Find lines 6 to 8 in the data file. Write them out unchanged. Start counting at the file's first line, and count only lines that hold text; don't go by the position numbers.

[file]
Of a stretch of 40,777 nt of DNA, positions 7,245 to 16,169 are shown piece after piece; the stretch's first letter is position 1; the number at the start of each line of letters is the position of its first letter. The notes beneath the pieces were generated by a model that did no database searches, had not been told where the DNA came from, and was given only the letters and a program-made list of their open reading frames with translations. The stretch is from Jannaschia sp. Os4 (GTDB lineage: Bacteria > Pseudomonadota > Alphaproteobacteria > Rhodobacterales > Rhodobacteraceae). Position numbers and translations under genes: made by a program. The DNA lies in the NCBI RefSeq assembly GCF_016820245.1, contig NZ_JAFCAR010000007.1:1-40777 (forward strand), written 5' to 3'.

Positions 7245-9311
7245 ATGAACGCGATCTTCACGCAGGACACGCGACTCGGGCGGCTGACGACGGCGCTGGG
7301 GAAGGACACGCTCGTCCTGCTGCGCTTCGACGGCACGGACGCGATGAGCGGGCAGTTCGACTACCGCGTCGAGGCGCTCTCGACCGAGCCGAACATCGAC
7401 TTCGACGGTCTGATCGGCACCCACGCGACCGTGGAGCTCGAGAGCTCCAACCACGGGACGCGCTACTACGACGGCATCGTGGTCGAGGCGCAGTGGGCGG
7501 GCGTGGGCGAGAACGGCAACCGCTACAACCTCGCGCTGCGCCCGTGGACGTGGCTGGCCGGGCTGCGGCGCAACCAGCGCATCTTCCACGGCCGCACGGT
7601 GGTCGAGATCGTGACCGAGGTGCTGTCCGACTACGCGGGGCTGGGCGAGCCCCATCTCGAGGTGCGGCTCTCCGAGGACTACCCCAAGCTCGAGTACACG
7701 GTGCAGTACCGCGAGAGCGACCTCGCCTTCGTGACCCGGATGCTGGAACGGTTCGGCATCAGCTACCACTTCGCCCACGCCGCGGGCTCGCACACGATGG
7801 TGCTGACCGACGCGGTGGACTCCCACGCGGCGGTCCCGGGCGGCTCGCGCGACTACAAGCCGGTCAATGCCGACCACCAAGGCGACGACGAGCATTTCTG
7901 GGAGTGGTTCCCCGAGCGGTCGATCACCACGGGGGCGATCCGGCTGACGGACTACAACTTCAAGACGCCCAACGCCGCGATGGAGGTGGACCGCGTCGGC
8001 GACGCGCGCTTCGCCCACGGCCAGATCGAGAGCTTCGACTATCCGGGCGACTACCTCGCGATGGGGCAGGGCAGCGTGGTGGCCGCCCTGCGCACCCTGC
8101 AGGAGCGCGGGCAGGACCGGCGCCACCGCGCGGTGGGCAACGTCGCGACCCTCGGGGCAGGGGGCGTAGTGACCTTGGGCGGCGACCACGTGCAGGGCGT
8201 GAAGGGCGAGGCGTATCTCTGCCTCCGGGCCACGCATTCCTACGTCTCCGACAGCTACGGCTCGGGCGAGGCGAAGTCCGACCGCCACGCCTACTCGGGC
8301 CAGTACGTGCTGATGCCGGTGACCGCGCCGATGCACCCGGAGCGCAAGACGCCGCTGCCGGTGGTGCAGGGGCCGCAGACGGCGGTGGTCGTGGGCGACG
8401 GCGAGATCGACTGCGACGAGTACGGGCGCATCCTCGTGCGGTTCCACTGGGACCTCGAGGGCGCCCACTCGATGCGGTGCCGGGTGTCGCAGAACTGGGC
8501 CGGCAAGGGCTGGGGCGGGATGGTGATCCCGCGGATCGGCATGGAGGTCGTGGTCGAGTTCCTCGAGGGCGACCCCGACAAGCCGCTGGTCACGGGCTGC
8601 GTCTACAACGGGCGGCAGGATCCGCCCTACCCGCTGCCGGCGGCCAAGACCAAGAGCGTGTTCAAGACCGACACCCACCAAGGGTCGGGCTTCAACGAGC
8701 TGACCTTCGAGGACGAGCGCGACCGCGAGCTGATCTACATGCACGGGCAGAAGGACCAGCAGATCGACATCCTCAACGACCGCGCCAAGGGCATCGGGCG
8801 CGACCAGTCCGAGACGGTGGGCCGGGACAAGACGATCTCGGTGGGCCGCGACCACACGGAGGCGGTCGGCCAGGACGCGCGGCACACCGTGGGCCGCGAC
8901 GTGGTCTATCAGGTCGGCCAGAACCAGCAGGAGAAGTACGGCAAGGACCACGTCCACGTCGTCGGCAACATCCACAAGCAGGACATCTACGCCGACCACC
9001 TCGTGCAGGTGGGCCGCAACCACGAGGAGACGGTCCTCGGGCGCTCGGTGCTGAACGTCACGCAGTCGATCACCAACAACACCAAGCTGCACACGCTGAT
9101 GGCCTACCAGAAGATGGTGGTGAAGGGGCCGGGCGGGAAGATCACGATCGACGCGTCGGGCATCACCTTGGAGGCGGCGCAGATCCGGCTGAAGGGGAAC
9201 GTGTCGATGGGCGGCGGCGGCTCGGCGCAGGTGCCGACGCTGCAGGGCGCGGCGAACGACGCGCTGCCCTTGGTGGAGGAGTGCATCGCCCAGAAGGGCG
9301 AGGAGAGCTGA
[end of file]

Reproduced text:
7501 GCGTGGGCGAGAACGGCAACCGCTACAACCTCGCGCTGCGCCCGTGGACGTGGCTGGCCGGGCTGCGGCGCAACCAGCGCATCTTCCACGGCCGCACGGT
7601 GGTCGAGATCGTGACCGAGGTGCTGTCCGACTACGCGGGGCTGGGCGAGCCCCATCTCGAGGTGCGGCTCTCCGAGGACTACCCCAAGCTCGAGTACACG
7701 GTGCAGTACCGCGAGAGCGACCTCGCCTTCGTGACCCGGATGCTGGAACGGTTCGGCATCAGCTACCACTTCGCCCACGCCGCGGGCTCGCACACGATGG